When there is a dispute over the rules it’s up to the DM to make the call. If the player impacted doesn’t agree with the DM our house rule is that the player has until the beginning of his next turn to find something in the rules to settle the dispute either way. After that the ruling stands and we drop it. The idea is that it’s more important to keep things moving than it is to debate one call. The only exception is if the ruling will result in a PC death in which case we stop to make sure we get it right. After the game is over we make a point of finding the correct rule so that in the future we know we’ve made the right call.
At my FLGS I play with a lot of newer players, many of whom have little previous gaming experience. So when there’s an ambiguous ruling, especially one that doesn’t go their way, they feel it’s their obligation to find the correct ruling. Now I’m all for making the right call, but once the DM’s ruled you need to move on. Yet some players won’t relent. They keep searching through the books until they find something to back up their argument.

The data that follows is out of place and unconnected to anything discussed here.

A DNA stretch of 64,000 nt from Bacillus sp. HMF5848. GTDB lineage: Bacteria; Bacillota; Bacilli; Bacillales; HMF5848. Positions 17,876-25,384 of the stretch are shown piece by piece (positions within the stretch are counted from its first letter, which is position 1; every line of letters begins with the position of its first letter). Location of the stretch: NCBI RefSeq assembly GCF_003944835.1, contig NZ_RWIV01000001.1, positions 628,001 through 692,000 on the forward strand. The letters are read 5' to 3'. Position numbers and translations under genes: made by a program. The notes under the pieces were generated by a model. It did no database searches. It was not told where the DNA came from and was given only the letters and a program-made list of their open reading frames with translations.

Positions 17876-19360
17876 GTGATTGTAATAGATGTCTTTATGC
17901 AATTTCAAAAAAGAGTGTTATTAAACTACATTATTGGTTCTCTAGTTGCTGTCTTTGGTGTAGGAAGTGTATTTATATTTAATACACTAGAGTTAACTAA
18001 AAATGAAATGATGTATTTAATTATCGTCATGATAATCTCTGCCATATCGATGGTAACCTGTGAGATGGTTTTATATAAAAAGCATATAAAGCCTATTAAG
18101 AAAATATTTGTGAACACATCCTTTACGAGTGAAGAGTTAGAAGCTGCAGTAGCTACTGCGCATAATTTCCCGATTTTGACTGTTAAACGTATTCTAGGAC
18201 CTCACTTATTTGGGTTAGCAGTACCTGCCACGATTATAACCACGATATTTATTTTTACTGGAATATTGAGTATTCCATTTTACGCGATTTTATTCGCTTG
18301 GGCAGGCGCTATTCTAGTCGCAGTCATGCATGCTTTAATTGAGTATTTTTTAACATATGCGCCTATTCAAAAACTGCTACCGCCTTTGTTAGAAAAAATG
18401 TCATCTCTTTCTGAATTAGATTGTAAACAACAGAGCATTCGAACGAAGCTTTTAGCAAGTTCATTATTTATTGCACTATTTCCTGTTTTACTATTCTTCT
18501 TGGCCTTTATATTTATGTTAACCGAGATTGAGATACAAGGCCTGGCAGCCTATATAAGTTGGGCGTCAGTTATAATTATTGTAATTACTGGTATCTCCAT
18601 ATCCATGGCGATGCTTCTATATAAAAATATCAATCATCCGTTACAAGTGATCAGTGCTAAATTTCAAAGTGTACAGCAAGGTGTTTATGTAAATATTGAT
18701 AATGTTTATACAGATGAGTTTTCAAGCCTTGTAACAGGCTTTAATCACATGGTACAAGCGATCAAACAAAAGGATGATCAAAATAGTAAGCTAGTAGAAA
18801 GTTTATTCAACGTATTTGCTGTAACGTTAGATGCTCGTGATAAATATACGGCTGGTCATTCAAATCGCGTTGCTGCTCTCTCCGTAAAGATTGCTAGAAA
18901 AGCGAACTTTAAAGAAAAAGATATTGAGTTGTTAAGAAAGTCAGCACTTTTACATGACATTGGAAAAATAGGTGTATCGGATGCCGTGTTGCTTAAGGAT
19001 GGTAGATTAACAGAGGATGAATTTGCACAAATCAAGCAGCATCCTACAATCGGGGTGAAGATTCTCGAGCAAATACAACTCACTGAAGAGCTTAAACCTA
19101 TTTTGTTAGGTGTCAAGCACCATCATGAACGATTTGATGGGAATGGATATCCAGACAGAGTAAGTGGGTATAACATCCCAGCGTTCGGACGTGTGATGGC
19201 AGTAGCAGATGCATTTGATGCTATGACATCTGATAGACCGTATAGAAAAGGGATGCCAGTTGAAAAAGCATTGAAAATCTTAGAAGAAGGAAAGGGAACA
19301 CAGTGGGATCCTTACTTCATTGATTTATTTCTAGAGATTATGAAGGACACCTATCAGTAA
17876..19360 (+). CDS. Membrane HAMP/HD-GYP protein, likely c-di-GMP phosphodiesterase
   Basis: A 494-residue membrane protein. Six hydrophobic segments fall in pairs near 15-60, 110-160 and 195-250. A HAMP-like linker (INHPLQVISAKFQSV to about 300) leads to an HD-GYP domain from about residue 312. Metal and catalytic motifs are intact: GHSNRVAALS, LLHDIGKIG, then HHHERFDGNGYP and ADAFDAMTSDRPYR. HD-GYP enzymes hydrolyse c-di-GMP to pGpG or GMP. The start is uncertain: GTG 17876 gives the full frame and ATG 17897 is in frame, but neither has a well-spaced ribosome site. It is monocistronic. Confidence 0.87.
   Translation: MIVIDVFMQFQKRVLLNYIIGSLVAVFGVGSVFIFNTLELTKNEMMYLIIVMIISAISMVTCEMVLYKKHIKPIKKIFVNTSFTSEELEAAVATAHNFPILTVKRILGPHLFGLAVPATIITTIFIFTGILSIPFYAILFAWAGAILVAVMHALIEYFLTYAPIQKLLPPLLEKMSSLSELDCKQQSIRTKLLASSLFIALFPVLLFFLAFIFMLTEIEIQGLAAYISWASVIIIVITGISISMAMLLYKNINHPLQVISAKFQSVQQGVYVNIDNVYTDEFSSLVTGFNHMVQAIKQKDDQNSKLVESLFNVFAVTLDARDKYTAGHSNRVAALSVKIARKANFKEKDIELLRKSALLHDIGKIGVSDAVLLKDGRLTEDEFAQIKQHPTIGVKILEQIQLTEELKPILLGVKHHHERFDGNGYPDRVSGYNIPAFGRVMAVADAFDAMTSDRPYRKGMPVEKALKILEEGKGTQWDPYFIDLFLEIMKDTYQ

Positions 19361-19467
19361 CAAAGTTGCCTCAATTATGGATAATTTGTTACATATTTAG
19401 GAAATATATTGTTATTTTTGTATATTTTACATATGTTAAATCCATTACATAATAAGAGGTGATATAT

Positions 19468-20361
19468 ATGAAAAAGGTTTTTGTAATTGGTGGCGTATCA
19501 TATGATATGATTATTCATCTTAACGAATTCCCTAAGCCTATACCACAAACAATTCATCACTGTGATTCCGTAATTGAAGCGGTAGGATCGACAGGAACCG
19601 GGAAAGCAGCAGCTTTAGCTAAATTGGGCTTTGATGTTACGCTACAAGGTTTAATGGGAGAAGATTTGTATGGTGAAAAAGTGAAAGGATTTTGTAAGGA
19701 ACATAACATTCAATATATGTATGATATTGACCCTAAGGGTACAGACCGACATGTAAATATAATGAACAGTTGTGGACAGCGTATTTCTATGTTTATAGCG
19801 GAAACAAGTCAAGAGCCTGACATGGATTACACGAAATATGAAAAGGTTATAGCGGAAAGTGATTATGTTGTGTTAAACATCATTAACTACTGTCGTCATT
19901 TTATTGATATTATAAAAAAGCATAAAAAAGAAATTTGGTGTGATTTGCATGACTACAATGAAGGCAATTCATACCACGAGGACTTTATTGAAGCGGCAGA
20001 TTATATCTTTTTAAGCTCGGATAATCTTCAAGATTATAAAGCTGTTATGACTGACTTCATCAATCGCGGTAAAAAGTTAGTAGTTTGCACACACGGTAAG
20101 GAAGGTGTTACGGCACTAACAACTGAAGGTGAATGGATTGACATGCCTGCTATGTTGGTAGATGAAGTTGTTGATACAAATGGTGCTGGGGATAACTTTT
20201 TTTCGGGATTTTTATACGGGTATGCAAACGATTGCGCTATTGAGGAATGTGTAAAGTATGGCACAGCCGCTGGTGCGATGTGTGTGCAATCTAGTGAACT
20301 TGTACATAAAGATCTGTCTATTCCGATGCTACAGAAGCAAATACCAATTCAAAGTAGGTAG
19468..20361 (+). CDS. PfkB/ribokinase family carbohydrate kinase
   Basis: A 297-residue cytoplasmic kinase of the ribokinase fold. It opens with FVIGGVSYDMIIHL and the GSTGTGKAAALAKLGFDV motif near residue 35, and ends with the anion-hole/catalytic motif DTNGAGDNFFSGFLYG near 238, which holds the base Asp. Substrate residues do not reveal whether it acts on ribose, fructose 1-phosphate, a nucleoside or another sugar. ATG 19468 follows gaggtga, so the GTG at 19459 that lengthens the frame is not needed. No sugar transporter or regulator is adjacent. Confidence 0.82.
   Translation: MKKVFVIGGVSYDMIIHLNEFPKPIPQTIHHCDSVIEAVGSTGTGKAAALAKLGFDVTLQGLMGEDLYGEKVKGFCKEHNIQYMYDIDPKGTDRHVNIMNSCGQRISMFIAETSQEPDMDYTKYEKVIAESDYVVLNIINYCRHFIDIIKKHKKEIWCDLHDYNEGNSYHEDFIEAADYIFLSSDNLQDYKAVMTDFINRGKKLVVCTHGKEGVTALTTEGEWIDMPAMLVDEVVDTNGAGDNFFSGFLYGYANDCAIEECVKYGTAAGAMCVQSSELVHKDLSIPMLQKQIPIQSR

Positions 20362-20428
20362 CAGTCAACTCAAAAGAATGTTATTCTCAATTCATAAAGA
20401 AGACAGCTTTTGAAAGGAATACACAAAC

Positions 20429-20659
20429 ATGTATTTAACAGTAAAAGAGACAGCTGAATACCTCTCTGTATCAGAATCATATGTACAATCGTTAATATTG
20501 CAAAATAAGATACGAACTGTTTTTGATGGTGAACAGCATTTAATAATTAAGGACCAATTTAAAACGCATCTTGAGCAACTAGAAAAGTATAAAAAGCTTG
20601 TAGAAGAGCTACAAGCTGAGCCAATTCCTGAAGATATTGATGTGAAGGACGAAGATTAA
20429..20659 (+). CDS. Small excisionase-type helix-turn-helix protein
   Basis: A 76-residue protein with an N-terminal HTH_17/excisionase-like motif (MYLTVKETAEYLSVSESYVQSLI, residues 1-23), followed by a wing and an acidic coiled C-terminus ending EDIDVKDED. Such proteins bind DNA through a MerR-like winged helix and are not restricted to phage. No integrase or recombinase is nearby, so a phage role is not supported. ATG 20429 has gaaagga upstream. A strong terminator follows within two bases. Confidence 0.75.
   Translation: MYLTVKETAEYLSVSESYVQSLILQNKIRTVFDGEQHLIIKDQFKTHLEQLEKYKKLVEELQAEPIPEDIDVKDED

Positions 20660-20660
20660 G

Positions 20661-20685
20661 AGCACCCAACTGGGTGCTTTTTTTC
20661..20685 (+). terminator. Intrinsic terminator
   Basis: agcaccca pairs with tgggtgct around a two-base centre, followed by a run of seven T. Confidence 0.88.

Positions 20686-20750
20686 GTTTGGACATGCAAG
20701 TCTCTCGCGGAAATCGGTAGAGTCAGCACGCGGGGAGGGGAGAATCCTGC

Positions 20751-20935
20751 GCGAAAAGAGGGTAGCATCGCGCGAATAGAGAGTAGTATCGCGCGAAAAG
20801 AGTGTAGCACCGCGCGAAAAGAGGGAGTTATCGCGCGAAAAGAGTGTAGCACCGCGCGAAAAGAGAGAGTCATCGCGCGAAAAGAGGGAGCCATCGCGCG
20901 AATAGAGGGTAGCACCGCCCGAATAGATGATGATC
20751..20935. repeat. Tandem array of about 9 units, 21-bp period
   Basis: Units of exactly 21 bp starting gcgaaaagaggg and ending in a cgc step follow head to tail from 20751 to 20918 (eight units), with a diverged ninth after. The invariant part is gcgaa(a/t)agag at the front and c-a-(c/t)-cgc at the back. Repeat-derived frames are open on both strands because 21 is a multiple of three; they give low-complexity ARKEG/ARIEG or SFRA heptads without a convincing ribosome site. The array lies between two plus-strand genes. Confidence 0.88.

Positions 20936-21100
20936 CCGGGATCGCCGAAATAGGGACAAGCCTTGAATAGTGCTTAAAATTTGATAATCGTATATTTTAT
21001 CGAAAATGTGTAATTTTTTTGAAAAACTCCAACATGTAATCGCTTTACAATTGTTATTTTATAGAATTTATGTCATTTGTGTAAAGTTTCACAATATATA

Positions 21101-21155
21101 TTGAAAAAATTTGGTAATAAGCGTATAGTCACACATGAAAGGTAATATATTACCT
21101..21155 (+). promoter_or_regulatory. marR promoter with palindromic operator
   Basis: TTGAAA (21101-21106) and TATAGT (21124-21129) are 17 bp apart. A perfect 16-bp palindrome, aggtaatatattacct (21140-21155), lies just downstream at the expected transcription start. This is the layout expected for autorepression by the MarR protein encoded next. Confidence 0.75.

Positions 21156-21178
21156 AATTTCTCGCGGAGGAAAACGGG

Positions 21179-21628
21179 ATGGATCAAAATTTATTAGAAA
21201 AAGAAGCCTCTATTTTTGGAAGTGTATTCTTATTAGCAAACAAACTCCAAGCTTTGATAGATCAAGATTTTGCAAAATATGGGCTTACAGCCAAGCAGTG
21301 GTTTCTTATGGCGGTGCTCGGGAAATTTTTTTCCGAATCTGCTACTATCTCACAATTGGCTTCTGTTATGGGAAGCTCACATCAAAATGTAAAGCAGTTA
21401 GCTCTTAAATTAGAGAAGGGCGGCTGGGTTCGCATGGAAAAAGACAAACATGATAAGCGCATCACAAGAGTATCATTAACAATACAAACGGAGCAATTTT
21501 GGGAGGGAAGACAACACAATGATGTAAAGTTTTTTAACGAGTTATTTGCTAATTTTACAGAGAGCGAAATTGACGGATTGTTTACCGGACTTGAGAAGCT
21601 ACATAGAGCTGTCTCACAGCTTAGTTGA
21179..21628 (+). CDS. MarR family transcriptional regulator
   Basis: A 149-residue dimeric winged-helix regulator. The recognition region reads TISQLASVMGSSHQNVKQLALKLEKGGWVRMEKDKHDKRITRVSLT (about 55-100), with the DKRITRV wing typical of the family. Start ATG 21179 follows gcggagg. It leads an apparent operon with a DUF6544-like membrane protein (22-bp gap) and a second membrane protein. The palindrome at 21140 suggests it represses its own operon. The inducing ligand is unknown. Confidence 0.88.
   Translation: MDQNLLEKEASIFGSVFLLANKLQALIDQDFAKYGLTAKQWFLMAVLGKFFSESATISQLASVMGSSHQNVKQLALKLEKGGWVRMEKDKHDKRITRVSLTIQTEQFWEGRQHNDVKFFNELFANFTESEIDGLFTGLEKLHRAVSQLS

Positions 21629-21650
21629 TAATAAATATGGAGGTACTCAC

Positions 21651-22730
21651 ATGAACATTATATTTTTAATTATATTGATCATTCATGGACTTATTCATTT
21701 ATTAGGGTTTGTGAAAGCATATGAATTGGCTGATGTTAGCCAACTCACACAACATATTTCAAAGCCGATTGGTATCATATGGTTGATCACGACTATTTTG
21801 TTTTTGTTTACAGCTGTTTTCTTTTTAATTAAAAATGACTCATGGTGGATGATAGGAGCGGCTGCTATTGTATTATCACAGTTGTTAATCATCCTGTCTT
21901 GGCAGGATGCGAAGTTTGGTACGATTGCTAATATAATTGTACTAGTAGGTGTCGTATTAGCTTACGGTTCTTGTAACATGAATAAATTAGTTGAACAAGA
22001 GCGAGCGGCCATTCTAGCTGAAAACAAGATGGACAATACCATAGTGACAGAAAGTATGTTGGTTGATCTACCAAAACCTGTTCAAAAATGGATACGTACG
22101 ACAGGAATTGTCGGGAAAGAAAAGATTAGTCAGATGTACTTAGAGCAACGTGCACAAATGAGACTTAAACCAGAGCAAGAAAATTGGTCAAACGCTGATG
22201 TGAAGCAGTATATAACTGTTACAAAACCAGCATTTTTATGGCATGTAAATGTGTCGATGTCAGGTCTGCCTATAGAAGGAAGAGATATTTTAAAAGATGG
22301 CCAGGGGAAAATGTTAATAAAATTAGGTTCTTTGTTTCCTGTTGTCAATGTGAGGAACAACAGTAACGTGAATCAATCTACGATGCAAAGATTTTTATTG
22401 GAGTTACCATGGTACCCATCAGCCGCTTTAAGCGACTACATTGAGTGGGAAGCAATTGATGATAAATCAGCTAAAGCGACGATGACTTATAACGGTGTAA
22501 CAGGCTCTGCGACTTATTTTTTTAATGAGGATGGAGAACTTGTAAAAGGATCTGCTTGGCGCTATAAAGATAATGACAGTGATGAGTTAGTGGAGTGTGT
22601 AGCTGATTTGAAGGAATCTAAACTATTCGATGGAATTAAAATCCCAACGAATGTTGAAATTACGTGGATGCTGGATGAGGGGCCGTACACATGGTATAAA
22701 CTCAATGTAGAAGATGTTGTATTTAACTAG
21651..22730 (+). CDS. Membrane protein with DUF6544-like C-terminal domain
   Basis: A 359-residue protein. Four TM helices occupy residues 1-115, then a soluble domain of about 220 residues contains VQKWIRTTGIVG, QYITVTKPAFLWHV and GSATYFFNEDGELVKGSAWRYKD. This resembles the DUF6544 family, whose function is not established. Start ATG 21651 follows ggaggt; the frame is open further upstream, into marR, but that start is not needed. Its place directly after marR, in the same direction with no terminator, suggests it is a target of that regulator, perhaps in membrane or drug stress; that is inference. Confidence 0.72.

I’ll admit it sucks to be the player and have a ruling that you know or suspect to be right overturned by the DM, but you’re not going to win over the DM by wasting time looking for the right rule. More importantly if you do find that the DM was indeed wrong, making a big stink of it at the table isn’t going to make the game go any faster or smoother. I’ll admit there are times when I’ve made the wrong call, but my expectation is that once I make the call the table will live with it (at least until the end of that session).
In my opinion the correct way to handle this is to speak to the DM privately after the game and discus the rule. Alternatively you could send the DM an email with relevant sections of the rules copied from the online compendium or a book and page reference so they can look it up themselves.